Bros actor Guy Branum criticized fellow actor Brendan Fraser’s portrayal of an obese gay man in The Whale in an interview with Pride.
“I think that the source material of The Whale is problematic. I think that it’s trying to use extreme fatness as a metaphor for gay pain,” said Branum in the interview. “And as an actual fat gay person, I feel like my life doesn’t need to be a metaphor for somebody else’s pain.”
The Bros actor continued, “I also have real problems with the fact that they cast a straight actor who is not very fat, and [who] used prosthetics to represent fatness, in the film. I think it allows people to talk about that character as an object in a way that wouldn’t be possible if it were an actual fat person who you had to look in the eyes.”
“I think that the source material of The Whale is problematic. I think that it’s trying to use extreme fatness as a metaphor for gay pain" https://t.co/GXa8dOu1Li
— Them (@them) October 6, 2022
“We all want Brendan Fraser to have a great comeback. We all want this moment for him,” Branum concluded. “But we also need to think about how much we are representing queer life and fat life through straight actors or prosthetics.”
Black Swan and The Wrestler director Darren Aronofsky’s new film The Whale, based on Samuel D. Hunter’s 2012 play of the same name, stars Fraser as the story’s main character Charlie, a 600-pound middle-aged gay man who attempts to reconnect with his 17-year-old daughter years after abandoning the family for his lover who passed away. While the film was met with criticism for Aronofsky’s decision to cast Fraser in a “fat-suit,” audience members gave it a six-minute standing ovation as Fraser broke down in tears at the film’s premiere at the 79th Venice International Film Festival on Sept. 4, Variety reported.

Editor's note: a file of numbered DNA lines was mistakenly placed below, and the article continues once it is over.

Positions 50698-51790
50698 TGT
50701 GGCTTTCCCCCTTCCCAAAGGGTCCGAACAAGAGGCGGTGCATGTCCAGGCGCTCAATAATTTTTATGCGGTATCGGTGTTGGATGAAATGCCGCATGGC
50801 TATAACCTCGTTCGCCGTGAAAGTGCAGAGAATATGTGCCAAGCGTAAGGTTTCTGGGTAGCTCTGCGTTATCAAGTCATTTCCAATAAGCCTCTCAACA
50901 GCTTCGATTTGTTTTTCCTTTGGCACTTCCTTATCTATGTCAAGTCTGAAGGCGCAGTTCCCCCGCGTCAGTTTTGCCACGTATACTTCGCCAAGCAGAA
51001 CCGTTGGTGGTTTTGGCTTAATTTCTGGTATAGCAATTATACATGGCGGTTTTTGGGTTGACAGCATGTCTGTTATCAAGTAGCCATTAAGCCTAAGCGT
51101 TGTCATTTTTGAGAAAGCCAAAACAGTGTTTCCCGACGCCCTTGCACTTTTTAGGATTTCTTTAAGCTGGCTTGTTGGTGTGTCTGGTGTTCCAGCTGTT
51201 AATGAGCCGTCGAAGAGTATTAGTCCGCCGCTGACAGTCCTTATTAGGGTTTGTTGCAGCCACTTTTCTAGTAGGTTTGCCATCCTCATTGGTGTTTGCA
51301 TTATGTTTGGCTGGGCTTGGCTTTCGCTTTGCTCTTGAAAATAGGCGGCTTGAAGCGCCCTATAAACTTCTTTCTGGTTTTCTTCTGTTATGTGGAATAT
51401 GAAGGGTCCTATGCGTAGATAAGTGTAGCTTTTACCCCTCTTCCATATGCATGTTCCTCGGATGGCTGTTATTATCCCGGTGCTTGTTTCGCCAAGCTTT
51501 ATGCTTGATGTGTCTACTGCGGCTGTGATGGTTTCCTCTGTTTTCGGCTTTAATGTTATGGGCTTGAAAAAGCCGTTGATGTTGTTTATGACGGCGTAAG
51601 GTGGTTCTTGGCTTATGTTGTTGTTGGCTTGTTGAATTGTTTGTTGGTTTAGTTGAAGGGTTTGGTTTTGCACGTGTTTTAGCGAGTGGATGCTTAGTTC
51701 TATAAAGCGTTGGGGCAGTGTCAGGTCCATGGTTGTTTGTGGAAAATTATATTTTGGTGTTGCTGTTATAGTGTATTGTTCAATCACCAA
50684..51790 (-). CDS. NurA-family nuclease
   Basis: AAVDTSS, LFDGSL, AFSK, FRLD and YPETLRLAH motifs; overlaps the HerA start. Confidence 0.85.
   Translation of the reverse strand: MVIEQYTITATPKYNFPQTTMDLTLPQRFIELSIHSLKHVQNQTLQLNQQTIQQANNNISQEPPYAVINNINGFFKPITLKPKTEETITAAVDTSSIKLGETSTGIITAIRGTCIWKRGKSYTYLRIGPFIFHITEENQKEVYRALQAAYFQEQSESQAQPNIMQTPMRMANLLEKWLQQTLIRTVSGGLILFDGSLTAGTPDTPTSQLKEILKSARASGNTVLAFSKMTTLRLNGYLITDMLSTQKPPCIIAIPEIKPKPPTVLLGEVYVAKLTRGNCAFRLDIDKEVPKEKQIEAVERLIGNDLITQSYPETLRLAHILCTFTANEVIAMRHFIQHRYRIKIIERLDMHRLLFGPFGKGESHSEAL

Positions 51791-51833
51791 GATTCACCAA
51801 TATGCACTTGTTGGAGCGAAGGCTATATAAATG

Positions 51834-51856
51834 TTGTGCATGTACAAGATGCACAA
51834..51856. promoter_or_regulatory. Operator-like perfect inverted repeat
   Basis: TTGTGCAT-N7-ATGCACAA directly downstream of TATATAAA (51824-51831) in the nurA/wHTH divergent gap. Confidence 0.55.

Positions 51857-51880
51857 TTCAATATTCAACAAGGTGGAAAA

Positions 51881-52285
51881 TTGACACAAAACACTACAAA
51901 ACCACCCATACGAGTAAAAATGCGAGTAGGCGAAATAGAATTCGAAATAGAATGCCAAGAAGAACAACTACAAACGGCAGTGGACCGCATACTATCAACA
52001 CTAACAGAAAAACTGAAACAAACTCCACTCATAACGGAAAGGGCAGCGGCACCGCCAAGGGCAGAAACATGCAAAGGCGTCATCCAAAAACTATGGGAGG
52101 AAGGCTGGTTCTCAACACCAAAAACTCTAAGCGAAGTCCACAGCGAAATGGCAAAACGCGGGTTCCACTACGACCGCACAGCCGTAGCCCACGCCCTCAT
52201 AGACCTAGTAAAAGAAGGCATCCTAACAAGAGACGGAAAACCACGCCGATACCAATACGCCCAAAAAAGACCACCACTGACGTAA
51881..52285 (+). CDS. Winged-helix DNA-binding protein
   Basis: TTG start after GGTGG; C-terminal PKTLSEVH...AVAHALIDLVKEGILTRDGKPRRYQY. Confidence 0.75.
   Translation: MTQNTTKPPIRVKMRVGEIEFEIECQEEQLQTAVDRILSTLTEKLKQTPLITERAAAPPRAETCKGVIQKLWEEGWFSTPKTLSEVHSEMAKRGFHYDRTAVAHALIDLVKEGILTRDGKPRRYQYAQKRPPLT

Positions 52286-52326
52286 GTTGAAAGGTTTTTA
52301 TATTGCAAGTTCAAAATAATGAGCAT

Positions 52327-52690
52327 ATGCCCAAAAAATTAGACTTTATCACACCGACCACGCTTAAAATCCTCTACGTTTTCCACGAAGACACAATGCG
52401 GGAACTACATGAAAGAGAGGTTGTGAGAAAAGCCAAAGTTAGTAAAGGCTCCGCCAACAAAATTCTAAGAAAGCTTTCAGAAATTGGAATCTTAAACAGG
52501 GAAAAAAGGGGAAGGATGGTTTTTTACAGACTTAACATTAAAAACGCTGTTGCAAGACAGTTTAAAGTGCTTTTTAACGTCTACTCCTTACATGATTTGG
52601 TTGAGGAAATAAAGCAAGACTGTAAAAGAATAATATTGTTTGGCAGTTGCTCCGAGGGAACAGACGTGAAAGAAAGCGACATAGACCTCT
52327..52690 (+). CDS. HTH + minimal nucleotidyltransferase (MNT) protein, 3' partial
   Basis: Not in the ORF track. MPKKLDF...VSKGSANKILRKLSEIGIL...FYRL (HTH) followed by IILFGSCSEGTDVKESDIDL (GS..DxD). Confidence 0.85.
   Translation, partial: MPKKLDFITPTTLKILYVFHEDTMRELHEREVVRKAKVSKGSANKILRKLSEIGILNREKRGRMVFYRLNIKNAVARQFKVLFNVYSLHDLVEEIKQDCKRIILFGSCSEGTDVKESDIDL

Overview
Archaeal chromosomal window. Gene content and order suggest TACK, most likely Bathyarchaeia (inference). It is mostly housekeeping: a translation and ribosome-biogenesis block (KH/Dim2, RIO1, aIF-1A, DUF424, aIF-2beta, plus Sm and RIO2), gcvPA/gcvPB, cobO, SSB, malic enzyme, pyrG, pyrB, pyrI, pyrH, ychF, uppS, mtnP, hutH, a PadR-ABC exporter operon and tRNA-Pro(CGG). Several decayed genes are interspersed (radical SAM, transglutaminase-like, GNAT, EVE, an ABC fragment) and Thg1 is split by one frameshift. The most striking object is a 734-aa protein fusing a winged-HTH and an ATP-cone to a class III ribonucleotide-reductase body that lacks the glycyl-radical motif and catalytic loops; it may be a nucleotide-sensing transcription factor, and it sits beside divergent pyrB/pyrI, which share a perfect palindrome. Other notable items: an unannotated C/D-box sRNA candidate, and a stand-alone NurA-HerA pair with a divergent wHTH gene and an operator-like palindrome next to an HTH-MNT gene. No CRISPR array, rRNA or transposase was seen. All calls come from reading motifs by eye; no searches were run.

“I developed muscles I did not know I had,” Fraser told journalists. “I even felt a sense of vertigo at the end of the day when all the appliances were removed; it was like stepping off the dock onto a boat in Venice. That [sense of] undulating. It gave me appreciation for those whose bodies are similar. You need to be an incredibly strong person, mentally and physically, to inhabit that physical being.”
Though Fraser has appeared in a handful of roles, The Whale marks Fraser’s return to a starring role since 2013’s Breakout.
“Hollywood has often been very accepting on the surface but very homophobic underneath the surface and very hypocritical,” said Bros star and co-writer Billy Eichner noting his film’s negative reception after release, Page Six reported. “And a lot of decisions have been made based on fear — fears that I think are often irrational — and yet, people were scared. You know, a lot of it was based around what they think the mainstream audience would or would not accept. And that’s pretty infuriating when you think about it.”